When I left my house to go fishing Sunday morning, the thermometer in my rearview mirror read 69, which was the first time I'd seen the 60s in months. I knew I was headed to a flat where I might find some redfish, and my hopes were that they'd be starting to school up with the cooler weather and water temperatures. No such luck. I drifted and paddled across a couple miles of flats, picking up only a sea trout and a mangrove snapper (not counting one overly aggressive pinfish).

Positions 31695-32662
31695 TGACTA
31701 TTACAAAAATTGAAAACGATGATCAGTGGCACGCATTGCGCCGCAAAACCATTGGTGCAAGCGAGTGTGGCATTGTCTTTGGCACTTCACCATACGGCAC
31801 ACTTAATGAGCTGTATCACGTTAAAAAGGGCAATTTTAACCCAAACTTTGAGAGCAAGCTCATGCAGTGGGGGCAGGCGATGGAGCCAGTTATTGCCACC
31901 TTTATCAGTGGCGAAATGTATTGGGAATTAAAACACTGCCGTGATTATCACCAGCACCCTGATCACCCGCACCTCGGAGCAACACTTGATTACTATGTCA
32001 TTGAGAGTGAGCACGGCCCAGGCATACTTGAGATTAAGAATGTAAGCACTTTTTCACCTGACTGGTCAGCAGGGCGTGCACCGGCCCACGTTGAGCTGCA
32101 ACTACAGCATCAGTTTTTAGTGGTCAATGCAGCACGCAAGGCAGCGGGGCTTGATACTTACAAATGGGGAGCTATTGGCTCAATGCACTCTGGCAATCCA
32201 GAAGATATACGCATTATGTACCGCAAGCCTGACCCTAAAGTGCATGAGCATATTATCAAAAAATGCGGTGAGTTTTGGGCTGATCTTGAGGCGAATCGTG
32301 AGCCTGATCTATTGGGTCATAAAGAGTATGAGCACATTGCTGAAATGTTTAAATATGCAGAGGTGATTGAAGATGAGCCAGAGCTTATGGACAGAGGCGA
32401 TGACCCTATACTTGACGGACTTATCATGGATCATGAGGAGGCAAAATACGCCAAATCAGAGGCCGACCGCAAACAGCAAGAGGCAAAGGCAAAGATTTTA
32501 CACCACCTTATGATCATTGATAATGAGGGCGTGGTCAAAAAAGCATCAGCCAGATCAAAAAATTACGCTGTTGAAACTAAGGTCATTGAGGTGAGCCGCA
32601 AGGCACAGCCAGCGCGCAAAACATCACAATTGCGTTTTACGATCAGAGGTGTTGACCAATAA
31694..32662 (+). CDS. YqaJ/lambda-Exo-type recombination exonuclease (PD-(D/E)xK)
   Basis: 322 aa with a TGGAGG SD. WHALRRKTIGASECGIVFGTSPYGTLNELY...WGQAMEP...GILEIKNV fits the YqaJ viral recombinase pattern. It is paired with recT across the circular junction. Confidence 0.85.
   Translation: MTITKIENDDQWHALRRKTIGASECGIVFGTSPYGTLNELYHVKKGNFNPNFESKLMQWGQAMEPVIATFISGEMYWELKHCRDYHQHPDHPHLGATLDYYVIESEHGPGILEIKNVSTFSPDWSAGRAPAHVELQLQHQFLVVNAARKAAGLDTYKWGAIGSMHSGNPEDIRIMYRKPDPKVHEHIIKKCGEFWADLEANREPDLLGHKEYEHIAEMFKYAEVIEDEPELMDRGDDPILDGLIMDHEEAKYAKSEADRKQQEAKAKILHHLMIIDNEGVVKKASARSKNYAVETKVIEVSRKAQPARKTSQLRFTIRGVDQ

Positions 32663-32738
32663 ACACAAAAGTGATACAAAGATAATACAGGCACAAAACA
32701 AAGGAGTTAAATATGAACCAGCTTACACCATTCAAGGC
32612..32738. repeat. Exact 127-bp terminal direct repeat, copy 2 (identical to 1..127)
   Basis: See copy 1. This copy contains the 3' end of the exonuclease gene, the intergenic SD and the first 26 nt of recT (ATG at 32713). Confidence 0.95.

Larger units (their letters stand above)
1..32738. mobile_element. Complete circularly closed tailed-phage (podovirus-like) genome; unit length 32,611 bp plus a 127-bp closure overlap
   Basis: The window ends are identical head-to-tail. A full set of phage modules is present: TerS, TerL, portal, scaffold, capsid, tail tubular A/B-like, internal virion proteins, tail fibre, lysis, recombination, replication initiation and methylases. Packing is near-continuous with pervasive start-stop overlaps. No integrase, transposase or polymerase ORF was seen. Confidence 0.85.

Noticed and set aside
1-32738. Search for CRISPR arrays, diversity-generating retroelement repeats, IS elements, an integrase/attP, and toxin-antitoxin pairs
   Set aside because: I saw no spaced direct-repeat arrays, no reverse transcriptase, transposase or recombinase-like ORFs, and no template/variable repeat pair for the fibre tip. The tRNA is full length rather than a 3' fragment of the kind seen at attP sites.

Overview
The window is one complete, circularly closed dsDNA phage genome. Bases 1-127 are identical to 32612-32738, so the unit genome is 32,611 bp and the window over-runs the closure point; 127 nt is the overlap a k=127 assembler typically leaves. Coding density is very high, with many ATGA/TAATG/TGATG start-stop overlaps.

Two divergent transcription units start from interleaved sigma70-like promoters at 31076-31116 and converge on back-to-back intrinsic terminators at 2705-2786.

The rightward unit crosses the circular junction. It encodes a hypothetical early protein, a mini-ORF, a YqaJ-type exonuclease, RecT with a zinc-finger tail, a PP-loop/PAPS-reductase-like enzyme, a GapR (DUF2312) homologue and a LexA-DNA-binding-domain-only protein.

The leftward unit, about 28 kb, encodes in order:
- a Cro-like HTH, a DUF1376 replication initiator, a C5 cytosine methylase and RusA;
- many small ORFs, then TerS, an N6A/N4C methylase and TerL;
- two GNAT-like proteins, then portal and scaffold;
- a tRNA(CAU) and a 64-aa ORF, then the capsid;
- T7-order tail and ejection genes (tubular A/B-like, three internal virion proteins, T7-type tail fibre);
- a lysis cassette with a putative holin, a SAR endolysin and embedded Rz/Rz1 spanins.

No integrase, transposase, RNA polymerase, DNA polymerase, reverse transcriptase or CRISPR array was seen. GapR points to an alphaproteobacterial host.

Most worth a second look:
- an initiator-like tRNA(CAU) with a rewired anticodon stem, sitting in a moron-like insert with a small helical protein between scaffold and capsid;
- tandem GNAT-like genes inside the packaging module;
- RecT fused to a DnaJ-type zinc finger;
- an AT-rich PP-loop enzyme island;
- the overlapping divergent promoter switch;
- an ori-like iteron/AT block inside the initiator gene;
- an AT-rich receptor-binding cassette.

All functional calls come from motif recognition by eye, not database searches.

I did see three reds, but not before they managed to see me. A sheepshead ignored about four casts before deciding to swim away. Overall, not much action. That is, until I turn a corner into a bay, across which I was supposed to meet my family for lunch. Here, schools of mullet and other baitfish were being harassed by predator fish, including a three-foot bonnethead and a five-foot blacktip. The blacktip was remaining pretty visible, and I had to decide whether to cast at him with the 20-pound mono leader on my rod or just turn on the GoPro and try to catch him that way. I was already late for lunch, so I chose the latter. Keep in mind, objects in GoPro are closer than they appear.